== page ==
Routine TestsTo read and hear that Sen. Paul Sarbanes had...

LETTERS TO THE EDITOR

September 15, 1995

Routine Tests

To read and hear that Sen. Paul Sarbanes had his prostate cancer diagnosed early due to a "routine" blood test is a tribute to the miracles of modern medicine and research, which our government is slowly illuminating by cutting grants to carry on much needed research.

I personally wish Mr. Sarbanes a long and healthly life. I do note, however, the rather special health benefits afforded to members of Congress, and to those who can afford a private health care plan, that allows "routine" tests as part of its program.

My question is: Would the ordinary man been able to have that routine test, the ordinary woman a routine yearly mammogram, given the ever increasing growth of stringently managed health care systems, most of which do not even offer coverage for a routine physical examination?

Toby Mower

Baltimore

Religious Record

The Rev. T. M. Moore (letter, Aug. 28) calls upon all contenders in our church-state wars to tone down their rhetoric and show "more careful fidelity to the historical record."

Unfortunately, Pastor Moore's own letter is not free of extravagant claims. Particularly glaring is the boast that ''everything from our republican form of government to higher education to the abolition of slavery to penal reform and a host of lesser benefits'' was Christian-inspired.

When the Civil War helped America to cease being half-slave and half-free, Abraham Lincoln was painfully aware that both sides had prayed to the same God. Why, then, does Rev. Moore insist on giving full credit to Christian leadership for the abolition of slavery, while assigning no blame to the numerous clergy who had found biblical sanction for the abominable institution? For a long time, abolitionist clergy were at best a conspicuous minority in Christian ranks.

Similarly, at the birth of our republic, the colonial clergy were hardly unanimous in support of American independence. Many loved the mother country and wholeheartedly approved the monarch's role as ''defender of the faith.''

As for higher education, it's true that in our early years education at all levels was a church monopoly.

Jefferson, in founding the University of Virginia, fought hard to create a secular institution. He was an inveterate enemy of kings, priests and nobles ''who will rise up among us if we leave the people in ignorance.'' When he swore an oath upon the altar of God, it was directed against every form of ''tyranny over the mind of man'' -- and especially against religious establishments.

I welcome Rev. Moore's exploration of our history and heritage. But let's not coat religion with Teflon.

Stan Lichtenstein

Bethesda

Faulkner's Fate

Shannon Faulkner -- the Madeline Murray of the 1990s. All she wanted to do was create a brouhaha. She couldn't have been serious about going through The Citadel without preparation.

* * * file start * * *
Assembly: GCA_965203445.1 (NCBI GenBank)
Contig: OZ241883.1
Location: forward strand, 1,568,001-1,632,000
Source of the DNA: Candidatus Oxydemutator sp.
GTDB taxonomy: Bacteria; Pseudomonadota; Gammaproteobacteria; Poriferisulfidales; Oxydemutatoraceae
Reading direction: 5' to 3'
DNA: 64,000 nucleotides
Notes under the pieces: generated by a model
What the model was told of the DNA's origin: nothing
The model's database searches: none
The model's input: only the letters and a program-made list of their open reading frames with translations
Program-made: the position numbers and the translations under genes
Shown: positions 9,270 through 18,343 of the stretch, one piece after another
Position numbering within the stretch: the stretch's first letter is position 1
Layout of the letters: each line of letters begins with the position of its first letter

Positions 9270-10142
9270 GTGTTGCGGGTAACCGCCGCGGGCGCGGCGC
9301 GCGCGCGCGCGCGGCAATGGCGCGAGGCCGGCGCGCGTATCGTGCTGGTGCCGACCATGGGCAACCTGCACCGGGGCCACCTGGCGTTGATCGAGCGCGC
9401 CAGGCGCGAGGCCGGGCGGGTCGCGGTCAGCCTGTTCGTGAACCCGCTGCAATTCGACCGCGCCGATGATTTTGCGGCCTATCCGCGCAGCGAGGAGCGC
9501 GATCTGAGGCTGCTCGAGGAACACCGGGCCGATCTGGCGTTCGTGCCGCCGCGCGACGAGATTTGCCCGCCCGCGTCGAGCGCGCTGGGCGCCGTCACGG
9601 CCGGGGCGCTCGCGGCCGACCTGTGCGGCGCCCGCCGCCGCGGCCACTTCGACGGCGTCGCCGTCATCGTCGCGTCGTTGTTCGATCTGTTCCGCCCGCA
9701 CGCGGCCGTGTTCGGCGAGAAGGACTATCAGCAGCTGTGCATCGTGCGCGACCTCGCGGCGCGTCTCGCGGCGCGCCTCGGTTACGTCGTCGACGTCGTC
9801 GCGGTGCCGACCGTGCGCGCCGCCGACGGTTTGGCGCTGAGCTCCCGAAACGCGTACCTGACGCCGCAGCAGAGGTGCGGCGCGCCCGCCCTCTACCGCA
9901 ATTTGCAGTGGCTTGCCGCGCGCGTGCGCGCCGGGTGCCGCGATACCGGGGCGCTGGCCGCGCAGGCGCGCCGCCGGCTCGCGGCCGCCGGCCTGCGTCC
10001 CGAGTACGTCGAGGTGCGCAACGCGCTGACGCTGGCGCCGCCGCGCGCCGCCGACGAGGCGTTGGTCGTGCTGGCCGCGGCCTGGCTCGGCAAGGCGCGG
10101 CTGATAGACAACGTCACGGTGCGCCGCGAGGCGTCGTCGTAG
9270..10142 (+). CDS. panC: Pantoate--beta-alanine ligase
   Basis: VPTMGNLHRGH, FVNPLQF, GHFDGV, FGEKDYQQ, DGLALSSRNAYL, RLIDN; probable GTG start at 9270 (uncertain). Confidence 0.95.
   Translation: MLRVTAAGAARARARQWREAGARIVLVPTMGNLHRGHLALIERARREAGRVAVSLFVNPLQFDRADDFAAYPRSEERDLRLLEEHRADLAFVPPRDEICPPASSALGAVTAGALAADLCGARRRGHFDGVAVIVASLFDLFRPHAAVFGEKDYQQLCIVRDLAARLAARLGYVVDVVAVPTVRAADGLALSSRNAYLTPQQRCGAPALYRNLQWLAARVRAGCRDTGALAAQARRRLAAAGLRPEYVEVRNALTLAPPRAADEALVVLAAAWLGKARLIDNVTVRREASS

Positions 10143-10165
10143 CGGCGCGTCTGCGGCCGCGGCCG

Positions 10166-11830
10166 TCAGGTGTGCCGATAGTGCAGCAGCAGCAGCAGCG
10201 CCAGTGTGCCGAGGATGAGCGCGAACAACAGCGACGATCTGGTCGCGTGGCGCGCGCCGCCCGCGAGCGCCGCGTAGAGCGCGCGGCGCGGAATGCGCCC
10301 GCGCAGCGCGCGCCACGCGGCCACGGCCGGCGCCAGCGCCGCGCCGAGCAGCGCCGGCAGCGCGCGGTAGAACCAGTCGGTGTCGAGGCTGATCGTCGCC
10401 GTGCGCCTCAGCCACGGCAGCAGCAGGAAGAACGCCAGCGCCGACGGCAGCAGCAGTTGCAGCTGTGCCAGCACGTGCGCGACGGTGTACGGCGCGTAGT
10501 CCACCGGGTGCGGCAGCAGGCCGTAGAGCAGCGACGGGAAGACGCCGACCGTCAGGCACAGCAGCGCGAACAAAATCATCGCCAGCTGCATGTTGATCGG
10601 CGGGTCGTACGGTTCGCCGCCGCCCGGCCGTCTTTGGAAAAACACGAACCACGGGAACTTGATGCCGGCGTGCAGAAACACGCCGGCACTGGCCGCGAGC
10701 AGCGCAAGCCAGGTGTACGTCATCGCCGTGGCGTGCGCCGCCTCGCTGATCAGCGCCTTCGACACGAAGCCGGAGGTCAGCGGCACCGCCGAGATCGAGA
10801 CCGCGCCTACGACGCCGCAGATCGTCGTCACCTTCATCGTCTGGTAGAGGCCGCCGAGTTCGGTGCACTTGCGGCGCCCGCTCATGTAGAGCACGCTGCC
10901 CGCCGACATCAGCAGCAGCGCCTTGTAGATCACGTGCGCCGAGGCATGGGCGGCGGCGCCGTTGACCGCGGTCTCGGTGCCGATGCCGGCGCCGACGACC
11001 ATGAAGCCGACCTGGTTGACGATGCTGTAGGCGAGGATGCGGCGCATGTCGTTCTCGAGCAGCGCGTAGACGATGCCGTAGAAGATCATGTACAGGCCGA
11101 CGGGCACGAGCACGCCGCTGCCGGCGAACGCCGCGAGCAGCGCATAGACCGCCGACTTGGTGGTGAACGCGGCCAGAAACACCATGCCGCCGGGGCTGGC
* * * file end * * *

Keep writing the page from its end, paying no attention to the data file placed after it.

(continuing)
During the two years she was fighting her cause, she should have put her body through a strenuous fitness program. And how could she have been so naive as to think she wouldn't undergo every form of mental and physical stress?

Had she been after a for-real military education, she'd have applied to one of our service academies where women's programs have been in place for some years. But, of course, we all know she would never have been accepted with that body and mind.

I believe in equality for women in just about every way possible, but I also think there are some things that should remain sacred.

What's wrong with a little bit of exclusivity?

Alice Anderson

Ocean City

Special Moment

Everyone will remember a special moment in watching Cal Ripken pass Lou Gehrig's record and become a legend.

What I will remember about that moment has nothing to do with baseball.

I will remember watching a man, who at this finest professional hour raced to be with the people he so obviously loves, his wife and children. A man blind to cameras and screaming fans, who only wanted to be in the arms of those most dear to him. A man passing thousands of cheering fans intent on reaching the outstretched arms of his little son to hold him close.

I will remember witnessing in the middle of a public media frenzy a personal moment between four people whose eyes were only on each other while the world's eyes were on them.

That is what I will remember about the night Cal Ripken became a baseball legend.

Rhona R. Beitler-Akman

Owings Mills

Biotechnology's Faulty Premise

Cheers to Christine R. Mencken for her Opinion * Commentary piece (Aug. 20) on the UMBC Research Park. The Park's probable focus on biotechnology deserves additional comment.

As an alumnus ('87), I can see the administration's overbearing paternalism has only intensified (surprise!).

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